My plans to live in the Lucchesia started in earnest when I stayed in a village on the mountain road to Lucca (the one that passes through Benabbio and then crosses the Trebbio pass to descend in Pinocchio land at Collodi). I wanted to know what it would be like to live and work in this province and got a short contract as translator for a conference on the voluntary sector held at Lucca’s palazzo Ducale. I was entranced by the magnificent ambience of the palace and the cordiality of those attending, less so by the freezing winter weather (it was December 2001). I realized that Italy had wonderful things to offer but that sometimes one had to struggle hard to get them!
The voluntary sector is actually what keeps large parts of Italy still functioning, especially during this political turmoil where no new government seems to be able to be formed. The fire service, the ambulance brigade and animal welfare are just three organizations kept going by volunteers. In Bagni di Lucca, the Red Cross (which has already whisked me to a hospital twice as a result of scooter arguments with the road and a fainting fit) is a fine example of the selfless actions of unpaid workers. It was, therefore, a special pleasure for me to attend a performance of the timeless story of Pinocchio acted out by their staff at the local theatre in January this year.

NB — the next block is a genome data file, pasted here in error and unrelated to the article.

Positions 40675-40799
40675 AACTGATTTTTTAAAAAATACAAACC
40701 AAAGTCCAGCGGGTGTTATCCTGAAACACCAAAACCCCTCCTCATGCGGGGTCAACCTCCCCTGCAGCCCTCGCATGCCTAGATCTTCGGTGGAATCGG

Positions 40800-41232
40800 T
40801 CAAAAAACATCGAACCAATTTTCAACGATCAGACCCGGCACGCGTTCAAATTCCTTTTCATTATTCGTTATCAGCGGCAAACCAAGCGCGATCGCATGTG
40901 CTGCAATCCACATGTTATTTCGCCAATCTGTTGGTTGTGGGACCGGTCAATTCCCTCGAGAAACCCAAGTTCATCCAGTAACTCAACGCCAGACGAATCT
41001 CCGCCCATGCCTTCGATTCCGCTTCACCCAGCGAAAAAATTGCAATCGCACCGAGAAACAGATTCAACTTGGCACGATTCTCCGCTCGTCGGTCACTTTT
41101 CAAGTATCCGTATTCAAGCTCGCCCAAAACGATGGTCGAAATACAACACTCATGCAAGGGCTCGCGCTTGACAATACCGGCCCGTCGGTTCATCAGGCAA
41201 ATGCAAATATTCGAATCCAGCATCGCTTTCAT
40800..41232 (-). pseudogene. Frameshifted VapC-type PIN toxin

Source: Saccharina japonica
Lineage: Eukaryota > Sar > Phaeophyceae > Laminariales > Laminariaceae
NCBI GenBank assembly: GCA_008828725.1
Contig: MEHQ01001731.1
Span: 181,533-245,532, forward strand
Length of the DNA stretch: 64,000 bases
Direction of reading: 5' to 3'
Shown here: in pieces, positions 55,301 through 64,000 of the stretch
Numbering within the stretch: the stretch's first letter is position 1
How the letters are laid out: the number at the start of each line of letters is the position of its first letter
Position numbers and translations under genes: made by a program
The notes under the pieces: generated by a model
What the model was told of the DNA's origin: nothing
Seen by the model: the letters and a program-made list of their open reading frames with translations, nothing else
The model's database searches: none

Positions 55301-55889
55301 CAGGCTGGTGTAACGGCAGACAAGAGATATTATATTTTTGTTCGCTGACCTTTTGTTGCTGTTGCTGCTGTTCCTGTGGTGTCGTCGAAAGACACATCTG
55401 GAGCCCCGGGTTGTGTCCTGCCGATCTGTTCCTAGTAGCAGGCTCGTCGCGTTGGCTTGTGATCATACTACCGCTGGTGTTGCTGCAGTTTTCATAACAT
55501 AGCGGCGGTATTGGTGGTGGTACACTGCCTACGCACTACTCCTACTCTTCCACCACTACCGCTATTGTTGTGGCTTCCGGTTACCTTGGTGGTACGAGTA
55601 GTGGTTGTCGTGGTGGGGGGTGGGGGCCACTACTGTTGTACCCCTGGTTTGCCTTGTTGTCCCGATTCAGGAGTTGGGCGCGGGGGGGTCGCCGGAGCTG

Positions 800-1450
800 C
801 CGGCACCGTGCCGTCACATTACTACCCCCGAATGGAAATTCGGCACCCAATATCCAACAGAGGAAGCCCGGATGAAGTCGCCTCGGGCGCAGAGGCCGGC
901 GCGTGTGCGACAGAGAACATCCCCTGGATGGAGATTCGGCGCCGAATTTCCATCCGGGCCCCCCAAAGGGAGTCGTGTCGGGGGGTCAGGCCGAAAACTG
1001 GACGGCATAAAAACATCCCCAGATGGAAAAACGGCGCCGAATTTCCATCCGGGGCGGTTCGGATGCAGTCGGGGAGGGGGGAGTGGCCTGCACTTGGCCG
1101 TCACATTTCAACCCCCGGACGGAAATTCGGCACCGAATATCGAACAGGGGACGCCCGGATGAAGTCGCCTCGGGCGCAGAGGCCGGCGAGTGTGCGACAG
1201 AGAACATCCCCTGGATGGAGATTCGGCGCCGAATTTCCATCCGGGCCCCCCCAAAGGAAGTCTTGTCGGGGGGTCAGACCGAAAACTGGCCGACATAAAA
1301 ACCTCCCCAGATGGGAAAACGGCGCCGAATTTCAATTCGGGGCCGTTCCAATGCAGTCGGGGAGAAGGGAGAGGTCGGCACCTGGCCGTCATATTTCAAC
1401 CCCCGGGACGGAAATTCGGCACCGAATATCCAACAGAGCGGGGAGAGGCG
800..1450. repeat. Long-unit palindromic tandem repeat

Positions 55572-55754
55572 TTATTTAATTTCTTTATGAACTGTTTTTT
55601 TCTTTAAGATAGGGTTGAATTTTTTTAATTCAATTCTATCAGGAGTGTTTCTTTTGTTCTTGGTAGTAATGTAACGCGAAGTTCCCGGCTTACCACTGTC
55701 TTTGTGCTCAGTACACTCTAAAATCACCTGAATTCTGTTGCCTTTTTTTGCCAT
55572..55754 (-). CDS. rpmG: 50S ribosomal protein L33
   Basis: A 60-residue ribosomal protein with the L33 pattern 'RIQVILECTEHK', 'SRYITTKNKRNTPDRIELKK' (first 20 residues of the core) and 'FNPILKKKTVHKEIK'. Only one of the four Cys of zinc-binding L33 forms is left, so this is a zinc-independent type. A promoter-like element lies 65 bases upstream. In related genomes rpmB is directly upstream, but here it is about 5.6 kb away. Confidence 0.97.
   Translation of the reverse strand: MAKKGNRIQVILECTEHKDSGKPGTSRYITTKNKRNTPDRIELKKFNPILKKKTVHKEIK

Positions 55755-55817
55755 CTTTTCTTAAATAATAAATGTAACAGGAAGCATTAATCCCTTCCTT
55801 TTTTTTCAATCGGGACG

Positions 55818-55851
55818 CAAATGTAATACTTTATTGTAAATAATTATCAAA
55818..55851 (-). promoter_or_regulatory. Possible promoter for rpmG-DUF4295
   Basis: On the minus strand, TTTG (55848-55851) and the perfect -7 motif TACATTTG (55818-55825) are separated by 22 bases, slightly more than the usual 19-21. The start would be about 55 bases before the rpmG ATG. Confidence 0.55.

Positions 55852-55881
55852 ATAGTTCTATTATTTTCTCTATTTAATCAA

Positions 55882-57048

It was a great show and brought in lots of contributions for the always needy coffers of “La Croce Rossa Italiana”. Volunteers are constantly welcomed. Furthermore, it may be a good thing to brush up on your first aid (primo soccorso) skills by attending one of their evening courses.
Another voluntary body, the “piccole cuccie” (“little pet baskets”) association at Diecimo (the one we got our amiable tortoiseshell cat Carlotta from) is involved in rescuing strays and unwanted, badly-treated or abandoned animals and has invited me to be a volunteer with them to help with their April fair where there will be English-speaking visitors who may need assistance with the language. At the moment I am translating some leaflets in English for them so that more people may know what their aims and objectives are.
Thank heavens for volunteers – this country would collapse without them! The rewards in being a volunteer are to be found in the satisfaction the work can offer – which no money can buy!
Here are some pics of that Pinocchio show given by the local branch of the Red Cross – the nearest thing this part of the world has got to a pantomime!